Gene Wilhoit, who directed the Council of Chief State School Officers when it helped lead the design and adoption of the Common Core State Standards, has joined a nonprofit that was founded by the lead authors of the standards.
Student Achievement Partners announced today that Wilhoit has joined the organization, which is playing a central role in guiding assessment and instructional materials for the standards now in place in all but four states.
Last June, Wilhoit announced he would retire from his post as executive director of the CCSSO, a membership organization that serves state commissioners of education. He had said at the time that he would continue work to help states implement the common core.
A month earlier, the leadership of SAP had entered a transitional stage, as one of its co-founders, David Coleman, announced that he would become the president of the College Board. Common-core watchers (such as Curriculum Matters) were keeping an eye on who might fill the space left by Coleman’s departure. Now we know.
While Wilhoit won’t replace Coleman per se—Coleman’s title was chief executive officer, while Wilhoit’s will be “partner"—there is little doubt that Wilhoit will play a pivotal leadership role at the 26-employee nonprofit. A former commissioner of education in Arkansas and Kentucky, his connections and his influence run far and deep, and he’s been a heavyweight advocate for the standards from their inception. SAP said Wilhoit will work with state chiefs, urban superintendents, teachers’ unions, foundations, and business leaders to put the standards into practice.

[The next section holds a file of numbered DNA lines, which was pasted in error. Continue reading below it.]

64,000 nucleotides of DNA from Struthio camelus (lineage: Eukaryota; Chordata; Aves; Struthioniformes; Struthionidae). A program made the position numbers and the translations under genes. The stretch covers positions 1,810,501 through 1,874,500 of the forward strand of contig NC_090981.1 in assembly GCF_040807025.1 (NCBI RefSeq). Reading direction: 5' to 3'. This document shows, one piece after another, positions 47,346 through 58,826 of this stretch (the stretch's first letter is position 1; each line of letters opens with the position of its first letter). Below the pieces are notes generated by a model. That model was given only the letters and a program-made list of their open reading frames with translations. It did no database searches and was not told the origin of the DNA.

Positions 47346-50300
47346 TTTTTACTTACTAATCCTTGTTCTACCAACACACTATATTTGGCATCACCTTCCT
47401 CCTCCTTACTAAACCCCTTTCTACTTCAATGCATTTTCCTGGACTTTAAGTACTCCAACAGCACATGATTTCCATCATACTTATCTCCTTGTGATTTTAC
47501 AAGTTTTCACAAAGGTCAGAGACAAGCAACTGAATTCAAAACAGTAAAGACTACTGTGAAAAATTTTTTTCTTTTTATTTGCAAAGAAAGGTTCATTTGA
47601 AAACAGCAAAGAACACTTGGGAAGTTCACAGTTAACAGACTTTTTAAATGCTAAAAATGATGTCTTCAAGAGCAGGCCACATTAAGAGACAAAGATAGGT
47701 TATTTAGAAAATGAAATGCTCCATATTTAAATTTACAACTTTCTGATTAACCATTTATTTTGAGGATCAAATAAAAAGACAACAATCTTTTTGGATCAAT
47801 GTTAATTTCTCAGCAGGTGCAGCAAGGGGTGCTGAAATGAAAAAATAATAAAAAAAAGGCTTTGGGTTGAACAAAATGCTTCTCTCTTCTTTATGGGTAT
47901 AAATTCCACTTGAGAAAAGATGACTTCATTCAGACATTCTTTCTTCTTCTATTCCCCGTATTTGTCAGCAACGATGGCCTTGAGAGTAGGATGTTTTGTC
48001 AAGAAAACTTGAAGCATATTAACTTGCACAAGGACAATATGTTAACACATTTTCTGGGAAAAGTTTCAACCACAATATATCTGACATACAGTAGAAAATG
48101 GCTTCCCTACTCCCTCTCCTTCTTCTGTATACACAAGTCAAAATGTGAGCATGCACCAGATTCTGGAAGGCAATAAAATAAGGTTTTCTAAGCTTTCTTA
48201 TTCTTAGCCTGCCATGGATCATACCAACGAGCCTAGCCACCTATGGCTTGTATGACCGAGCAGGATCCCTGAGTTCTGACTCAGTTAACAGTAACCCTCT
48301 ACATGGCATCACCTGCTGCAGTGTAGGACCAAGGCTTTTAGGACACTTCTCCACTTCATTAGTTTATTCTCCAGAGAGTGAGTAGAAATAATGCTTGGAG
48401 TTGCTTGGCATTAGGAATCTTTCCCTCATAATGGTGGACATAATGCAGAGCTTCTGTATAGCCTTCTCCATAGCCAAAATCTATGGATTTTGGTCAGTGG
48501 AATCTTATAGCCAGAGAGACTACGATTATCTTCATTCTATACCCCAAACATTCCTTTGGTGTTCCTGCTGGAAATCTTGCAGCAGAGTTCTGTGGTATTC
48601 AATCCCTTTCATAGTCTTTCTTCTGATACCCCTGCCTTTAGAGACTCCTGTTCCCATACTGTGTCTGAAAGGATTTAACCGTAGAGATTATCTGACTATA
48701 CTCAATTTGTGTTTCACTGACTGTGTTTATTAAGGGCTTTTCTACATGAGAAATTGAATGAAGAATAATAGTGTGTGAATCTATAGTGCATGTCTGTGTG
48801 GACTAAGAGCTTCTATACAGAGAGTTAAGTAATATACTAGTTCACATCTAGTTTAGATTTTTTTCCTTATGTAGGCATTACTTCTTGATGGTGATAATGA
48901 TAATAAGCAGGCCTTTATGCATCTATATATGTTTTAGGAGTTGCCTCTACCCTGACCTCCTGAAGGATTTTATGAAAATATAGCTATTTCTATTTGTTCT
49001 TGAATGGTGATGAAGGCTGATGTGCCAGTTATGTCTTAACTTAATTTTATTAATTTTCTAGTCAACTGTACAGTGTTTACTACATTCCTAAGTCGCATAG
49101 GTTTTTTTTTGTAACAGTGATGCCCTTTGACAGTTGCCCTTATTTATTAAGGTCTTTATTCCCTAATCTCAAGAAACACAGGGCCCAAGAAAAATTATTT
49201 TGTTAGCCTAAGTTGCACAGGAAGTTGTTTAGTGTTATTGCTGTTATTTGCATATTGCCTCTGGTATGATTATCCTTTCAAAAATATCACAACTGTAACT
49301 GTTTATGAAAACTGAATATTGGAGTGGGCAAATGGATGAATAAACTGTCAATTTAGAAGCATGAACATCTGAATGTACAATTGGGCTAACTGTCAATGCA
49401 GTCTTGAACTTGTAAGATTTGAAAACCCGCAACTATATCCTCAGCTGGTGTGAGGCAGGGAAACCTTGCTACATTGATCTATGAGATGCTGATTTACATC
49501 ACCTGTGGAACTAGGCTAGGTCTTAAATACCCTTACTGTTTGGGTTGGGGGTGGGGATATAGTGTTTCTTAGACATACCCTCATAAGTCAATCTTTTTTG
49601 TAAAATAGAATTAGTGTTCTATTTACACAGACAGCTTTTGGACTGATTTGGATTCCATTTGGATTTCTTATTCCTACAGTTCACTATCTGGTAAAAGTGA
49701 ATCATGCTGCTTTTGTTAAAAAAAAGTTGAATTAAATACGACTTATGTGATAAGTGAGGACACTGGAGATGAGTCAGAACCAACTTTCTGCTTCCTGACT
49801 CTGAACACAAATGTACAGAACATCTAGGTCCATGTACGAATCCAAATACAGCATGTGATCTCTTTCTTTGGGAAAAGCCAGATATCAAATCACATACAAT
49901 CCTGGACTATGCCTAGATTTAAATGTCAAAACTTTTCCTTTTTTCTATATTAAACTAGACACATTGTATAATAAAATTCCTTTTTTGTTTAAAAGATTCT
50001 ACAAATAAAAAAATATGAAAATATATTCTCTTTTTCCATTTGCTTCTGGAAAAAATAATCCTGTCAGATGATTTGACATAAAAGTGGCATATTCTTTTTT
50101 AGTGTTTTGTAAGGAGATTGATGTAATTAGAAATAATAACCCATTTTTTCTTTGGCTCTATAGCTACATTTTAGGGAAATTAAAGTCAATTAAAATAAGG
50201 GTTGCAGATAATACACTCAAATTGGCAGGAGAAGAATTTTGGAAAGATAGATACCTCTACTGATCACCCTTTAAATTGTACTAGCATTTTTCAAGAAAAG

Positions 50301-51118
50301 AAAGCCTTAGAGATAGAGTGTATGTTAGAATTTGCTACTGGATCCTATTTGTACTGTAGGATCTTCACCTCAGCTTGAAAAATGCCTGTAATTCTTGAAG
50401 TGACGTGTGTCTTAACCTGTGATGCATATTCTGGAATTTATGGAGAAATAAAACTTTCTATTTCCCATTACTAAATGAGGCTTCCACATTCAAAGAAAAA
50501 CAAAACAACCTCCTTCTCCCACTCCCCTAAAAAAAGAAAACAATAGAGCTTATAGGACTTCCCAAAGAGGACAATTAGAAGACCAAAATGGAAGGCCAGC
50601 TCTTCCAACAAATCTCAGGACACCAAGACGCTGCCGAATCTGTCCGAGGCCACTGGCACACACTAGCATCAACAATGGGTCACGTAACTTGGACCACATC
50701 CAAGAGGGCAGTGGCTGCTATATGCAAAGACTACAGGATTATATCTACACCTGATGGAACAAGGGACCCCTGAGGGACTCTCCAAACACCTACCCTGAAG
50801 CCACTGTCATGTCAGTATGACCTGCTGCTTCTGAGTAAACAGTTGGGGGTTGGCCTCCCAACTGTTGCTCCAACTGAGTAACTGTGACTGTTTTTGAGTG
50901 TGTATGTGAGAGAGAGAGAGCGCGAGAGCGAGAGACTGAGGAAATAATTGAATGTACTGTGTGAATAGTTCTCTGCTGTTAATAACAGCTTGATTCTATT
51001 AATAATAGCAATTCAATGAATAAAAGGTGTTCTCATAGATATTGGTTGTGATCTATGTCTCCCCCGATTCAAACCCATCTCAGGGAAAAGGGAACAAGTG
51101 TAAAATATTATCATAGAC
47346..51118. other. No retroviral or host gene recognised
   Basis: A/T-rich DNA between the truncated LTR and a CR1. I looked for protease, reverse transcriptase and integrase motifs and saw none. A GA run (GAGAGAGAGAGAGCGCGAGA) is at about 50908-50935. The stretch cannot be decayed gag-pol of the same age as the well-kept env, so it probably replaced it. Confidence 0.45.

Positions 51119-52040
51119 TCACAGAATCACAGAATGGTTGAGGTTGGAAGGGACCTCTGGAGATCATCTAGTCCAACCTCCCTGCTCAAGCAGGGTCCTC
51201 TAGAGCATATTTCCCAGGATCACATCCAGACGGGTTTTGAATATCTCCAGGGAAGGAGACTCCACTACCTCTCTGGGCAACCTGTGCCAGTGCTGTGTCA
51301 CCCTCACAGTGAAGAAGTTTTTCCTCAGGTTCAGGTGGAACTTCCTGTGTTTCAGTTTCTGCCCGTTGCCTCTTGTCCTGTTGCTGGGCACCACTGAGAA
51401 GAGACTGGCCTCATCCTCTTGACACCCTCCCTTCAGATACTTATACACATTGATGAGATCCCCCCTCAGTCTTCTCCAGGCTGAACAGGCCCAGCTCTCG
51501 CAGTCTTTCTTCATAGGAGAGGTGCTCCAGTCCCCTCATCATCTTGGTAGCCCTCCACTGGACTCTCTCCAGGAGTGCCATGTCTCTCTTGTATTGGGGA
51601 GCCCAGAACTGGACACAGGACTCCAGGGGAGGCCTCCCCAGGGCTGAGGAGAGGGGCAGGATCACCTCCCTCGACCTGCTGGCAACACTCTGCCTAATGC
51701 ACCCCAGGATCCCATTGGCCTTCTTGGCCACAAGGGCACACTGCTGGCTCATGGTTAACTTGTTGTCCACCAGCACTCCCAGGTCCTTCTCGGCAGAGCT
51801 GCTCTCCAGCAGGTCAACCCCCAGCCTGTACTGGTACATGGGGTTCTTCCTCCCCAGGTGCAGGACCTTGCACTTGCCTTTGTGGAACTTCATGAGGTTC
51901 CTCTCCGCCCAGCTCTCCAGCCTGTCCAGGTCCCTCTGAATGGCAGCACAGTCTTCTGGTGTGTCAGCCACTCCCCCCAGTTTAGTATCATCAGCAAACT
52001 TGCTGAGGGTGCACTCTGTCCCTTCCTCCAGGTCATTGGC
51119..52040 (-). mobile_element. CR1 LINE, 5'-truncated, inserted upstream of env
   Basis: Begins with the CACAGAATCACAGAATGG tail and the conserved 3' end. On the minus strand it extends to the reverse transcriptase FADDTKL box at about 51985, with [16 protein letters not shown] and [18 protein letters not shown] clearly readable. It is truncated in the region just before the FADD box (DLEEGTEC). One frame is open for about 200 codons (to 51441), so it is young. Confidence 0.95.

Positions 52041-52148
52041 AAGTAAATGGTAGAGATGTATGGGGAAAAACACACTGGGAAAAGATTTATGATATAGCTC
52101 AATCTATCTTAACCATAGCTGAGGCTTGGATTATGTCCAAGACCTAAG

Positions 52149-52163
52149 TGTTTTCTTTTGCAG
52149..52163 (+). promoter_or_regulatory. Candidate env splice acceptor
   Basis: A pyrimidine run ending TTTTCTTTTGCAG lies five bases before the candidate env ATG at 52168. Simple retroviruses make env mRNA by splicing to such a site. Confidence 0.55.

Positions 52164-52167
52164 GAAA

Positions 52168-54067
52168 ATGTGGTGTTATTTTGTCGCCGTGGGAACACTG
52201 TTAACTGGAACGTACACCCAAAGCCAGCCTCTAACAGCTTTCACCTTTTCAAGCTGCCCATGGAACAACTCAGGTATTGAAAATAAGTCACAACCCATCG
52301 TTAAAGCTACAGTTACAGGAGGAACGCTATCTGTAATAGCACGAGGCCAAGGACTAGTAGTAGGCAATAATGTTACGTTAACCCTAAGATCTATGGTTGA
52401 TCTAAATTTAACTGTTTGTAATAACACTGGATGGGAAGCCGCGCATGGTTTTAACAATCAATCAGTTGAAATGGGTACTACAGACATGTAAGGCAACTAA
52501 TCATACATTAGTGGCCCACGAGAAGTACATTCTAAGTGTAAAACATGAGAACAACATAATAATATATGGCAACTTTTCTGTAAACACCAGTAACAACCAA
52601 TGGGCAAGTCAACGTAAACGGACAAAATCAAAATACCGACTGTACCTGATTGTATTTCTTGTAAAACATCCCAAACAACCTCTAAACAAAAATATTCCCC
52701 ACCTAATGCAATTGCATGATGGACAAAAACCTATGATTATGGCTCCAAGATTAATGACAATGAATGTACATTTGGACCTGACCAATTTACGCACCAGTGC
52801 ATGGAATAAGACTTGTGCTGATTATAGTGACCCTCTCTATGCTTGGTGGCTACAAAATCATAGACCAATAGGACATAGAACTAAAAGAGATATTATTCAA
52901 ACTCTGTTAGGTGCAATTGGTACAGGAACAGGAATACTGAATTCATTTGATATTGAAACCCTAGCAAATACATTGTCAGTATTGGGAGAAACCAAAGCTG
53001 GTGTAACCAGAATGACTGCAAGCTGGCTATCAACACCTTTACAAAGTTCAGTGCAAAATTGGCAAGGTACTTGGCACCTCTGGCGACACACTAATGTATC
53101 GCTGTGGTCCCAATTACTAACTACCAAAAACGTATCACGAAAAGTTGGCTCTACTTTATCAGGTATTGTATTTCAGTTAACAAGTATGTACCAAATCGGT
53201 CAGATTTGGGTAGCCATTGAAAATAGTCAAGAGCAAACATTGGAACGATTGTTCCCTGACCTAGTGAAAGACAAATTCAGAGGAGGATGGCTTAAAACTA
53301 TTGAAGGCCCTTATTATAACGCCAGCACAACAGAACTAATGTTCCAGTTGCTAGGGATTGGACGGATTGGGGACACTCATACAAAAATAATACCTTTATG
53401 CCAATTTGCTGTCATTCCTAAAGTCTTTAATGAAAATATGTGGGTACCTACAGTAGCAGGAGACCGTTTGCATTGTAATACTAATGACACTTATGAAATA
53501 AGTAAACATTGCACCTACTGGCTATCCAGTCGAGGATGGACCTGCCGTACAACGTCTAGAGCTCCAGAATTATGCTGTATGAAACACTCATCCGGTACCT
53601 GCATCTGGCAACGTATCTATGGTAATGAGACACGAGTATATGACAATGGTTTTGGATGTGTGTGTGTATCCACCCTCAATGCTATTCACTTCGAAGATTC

Wilhoit joins two of the remaining co-founders of SAP, Jason Zimba and Susan Pimentel, who, along with Coleman, set up the organization in 2007 funded by contracts from the Bill & Melinda Gates Foundation. Zimba, along with University of Arizona professor William McCallum, co-led the writing of the math standards, while Pimentel, along with Coleman, co-led the crafting of the English/language arts standards.
A version of this news article first appeared in the Curriculum Matters blog.